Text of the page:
The Body and the Holy Spirit

St Paul’s Shrine comforts the mind, while reflecting upon the body. Father Sam, birthday yesterday, celebrating eighty-three years today, preached in his homily the importance of the body. Physicality and being alive, means more in necessity than spiritual fantasies. I am not a spirit. I am human.  I cannot escape into the spiritual.  The spiritual is not conceptual beyond the physical; the experiential usurps theoretical.  Reality means everything.  A concept I must embrace, the idea of loving my body, my personal temple, my personal gift from God. I will be held responsible and accountable for my body. God loves my body. I hated my body as an alcoholic, attempting to destroy myself, seeking negation of the physical.  To properly obliterate an attachment to ego/identity is vastly different than hating myself, or living in delusion.  My body is who I am, Father Sam informed me as we ate after mass.  His matter of fact stating shamed me,  I did not let on that such a simple fact to him was something I could not accept for years.  Feeding our bodies, conversing pleasantly, I contemplated the idea of loving my body and all the abuse I have heaped upon my body. I considered all the people who must despise their body, their looks, their talents, their imperfections weighing heavily upon them; sloth and disease dominating. Physically, life is a ruthless struggle for a multitude. I have a niece who breaks my heart with her morbid obesity. My love, concern, and prayers are immense for the condition of her body and soul. Today supplying food for the after-mass birthday party, I felt splendid giving. Serving others is an excellent way of caring for the body. Now it is on to a cookout and horse riding with basketball buddies. That is proper caring for the body. Yet above the body hovers the Holy Spirit, the Trinity. My prayer life remains hidden, my contemplative efforts reserved for intimates. It is the private passion ruling my life, my golden hidden secret. I am not hiding my pearls from swine, for there were good people at the birthday party and there will be good people at the basketball cookout. However my interior life is a personal relationship with the saints and Mary, while striving for Trinitarian unification. I must be careful, diligent in maintaining integrity, understanding good intentions do not create holy consequences. As my spiritual director stresses I must always protect my enlightened self, trusting in God. I marvel at the fact he supports me in confrontation, believing it is vital for me to learn to stand up for myself, confident in my trusting of God. He supports my spiritual life, instilling the affirmation that confidence is something I lack. A true hopeful sense of independence is a psychic change. To be independent does not demand complete and absolute silent solitary rebellion, a war onto myself. When I told him I confronted a long-timer from the AA program for badgering me with his insistence to take command of my thoughts, recovery efforts, and spiritual life, my therapist responded with an immediate and resounding ‘good for you’. When I broke from my spiritual partner, he answered, ‘finally, it’s about time, she never properly cared for you’. The effort lifted my spirits. God willing deeper relationships will evolve. I am so grateful for St Paul’s Shrine. It is my spiritual home. The extern Sister Clare Marie upon my arrival today handed me a novena for the Holy Spirit. The Holy Spirit is absolutely dominating my spiritual life. I would like to point out that during mass I suffered a crushing moment as I realized my blogging effort yesterday witnessed me identify the feast of the Assumption as today’s liturgical celebration. Of course, it is the feast of the Ascension honored today. I was right in thought, yet wrong in words. I concluded I was pleased with my mistake. My error was made during an inspired moment. In truth, I benefit most efficaciously when I am wrong, able to identify and accept my mistakes. Perfectionism is a curse, taking myself too serious is decrepit. Someone once told me ‘every word out of my mouth was nothing but crap’. I laugh every time I think about that. Such words are conducive to spiritual maturity.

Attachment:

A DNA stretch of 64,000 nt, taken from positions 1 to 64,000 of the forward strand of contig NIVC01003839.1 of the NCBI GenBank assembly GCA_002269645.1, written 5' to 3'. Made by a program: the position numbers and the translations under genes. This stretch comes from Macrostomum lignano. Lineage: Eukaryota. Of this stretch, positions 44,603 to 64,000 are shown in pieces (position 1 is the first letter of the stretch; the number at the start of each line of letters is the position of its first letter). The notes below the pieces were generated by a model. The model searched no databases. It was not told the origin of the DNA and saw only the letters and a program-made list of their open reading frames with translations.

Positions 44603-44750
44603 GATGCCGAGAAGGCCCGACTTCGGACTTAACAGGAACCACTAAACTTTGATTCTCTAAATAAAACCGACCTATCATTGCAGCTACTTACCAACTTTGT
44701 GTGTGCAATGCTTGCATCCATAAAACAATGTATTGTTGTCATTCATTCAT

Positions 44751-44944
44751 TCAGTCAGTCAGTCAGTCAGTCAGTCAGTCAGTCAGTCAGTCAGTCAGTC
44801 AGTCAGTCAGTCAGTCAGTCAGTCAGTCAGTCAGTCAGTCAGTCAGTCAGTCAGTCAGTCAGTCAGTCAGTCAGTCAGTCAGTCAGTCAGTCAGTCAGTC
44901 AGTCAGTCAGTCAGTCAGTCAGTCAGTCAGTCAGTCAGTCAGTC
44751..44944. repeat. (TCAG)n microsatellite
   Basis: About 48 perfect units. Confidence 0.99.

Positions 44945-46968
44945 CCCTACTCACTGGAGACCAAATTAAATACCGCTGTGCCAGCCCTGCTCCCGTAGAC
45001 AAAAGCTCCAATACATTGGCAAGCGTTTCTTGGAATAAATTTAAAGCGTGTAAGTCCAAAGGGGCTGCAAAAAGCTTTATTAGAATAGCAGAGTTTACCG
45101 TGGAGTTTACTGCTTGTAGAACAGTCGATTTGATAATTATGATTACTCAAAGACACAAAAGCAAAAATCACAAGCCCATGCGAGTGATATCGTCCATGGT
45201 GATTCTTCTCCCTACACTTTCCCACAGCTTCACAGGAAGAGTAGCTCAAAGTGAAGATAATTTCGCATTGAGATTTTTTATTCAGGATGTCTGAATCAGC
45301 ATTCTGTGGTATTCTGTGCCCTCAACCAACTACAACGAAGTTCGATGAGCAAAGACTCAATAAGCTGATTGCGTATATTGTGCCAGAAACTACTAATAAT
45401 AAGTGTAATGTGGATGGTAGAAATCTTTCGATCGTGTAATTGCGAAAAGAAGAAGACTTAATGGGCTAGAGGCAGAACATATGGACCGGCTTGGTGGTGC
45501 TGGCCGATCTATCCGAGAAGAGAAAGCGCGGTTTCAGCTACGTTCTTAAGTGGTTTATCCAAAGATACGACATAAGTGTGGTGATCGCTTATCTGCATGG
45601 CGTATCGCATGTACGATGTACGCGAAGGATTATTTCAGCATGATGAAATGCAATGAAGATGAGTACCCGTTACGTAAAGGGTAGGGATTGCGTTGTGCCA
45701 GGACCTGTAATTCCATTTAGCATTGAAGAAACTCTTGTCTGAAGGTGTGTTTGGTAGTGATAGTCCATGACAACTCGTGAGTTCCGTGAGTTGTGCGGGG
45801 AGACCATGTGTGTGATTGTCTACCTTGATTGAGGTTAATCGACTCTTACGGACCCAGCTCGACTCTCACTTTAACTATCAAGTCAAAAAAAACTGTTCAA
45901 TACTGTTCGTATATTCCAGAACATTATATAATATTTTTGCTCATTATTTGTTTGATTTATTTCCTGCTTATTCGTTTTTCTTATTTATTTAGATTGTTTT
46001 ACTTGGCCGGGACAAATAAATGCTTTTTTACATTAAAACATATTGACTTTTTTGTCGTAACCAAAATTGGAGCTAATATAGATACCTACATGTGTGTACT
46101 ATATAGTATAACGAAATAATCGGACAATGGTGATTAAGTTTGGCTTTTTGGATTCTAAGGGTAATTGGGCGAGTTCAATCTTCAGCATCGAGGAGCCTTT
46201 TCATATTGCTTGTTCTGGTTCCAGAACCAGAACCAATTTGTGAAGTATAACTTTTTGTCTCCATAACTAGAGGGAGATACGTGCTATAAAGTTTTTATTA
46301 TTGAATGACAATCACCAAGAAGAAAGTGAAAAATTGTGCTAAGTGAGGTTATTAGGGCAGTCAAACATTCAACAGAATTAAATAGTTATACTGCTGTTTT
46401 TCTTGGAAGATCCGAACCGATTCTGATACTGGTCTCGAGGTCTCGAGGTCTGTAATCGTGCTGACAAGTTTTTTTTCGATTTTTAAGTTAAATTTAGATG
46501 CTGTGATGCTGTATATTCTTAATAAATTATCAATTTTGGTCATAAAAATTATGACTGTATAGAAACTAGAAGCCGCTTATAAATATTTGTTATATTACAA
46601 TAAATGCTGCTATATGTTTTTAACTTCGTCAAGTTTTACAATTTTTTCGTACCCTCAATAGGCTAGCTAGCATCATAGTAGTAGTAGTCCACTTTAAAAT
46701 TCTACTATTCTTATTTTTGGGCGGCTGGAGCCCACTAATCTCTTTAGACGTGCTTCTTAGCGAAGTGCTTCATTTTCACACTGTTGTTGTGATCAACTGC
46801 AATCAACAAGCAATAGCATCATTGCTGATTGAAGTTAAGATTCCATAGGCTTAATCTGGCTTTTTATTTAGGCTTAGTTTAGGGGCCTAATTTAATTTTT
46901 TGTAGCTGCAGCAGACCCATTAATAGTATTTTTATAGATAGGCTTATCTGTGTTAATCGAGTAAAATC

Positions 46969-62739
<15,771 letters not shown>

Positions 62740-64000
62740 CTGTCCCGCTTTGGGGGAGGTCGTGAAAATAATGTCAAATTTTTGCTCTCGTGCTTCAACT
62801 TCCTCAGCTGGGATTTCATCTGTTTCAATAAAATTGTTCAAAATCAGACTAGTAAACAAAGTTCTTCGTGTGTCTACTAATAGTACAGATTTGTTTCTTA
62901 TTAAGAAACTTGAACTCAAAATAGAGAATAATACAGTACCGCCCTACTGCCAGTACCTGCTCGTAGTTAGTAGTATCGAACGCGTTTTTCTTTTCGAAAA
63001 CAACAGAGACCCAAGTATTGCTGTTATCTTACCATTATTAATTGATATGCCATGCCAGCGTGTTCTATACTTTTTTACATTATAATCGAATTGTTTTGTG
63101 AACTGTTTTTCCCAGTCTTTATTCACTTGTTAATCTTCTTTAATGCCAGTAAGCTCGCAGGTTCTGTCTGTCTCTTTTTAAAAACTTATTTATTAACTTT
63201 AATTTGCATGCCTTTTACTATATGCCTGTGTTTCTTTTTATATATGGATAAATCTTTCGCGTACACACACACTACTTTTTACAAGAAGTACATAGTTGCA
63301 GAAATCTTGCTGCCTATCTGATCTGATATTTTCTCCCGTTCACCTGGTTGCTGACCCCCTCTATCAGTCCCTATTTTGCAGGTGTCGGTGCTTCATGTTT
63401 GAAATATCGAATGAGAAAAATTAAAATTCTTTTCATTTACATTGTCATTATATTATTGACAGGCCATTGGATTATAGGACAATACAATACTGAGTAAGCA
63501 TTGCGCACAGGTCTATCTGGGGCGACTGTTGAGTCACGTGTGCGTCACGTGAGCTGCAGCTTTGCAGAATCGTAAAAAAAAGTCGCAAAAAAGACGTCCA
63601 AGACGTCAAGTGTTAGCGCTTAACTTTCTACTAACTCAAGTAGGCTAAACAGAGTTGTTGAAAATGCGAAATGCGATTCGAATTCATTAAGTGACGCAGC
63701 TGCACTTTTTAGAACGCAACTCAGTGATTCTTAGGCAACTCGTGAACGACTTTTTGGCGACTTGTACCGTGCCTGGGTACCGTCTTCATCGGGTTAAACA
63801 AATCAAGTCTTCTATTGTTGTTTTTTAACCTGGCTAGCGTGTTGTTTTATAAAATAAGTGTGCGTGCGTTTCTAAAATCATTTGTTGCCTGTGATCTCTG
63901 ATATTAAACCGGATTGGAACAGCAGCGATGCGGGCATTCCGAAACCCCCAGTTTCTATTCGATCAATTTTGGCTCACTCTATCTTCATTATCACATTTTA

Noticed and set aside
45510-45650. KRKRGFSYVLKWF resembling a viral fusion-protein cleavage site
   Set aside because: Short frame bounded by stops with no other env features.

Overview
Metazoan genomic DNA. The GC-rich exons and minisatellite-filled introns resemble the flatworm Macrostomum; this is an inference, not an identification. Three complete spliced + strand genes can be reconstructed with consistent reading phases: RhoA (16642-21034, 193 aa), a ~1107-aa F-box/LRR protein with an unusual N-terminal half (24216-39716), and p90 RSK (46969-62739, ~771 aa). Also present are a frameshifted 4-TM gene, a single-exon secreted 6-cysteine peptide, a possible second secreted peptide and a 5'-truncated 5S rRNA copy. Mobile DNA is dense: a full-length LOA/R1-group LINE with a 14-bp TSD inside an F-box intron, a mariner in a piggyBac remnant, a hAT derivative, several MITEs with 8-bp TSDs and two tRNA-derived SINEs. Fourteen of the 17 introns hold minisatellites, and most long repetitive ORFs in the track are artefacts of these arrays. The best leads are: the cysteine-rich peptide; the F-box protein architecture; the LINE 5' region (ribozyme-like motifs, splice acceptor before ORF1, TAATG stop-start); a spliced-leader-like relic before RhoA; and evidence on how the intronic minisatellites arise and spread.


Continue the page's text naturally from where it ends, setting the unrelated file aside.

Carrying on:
Holy Spirit prayer:

O Holy Spirit, I come before you, I offer my soul and body to You. You are the Strength and Light of my soul. In You I live and move. I desire never to grieve You by unfaithfulness to grace and I pray with all my heart to be kept from the smallest sin against You. Mercifully God grant that I may always watch for Your light, and listen to Your voice, and follow Your gracious inspirations. I cling to You and give myself to You and ask You, by Your compassion to watch over me in my weakness. I implore You, Adorable Spirit, my Helper, and my strength, to fill me with Your heavenly gifts of peace, patience, perseverance, forgiveness and love, that I may see You in all Your creatures. Amen.

The Body. Medieval Catholic liturgy condemning a leper to ostracization, life amongst the leper colony, taken from Man Tower fiction.

My brother, dear poor little man of God, by means of great sadness and tribulation, of sickness, of leprosy, and of many other miseries, one gains the kingdom of heaven, where there is no sickness or sorrow, and all is pure and white, without stain, more brilliant than the sun.  You will go there, if it pleases God.  In the meantime, be a good Christian, bear with patience the adversity, and God will be merciful to you.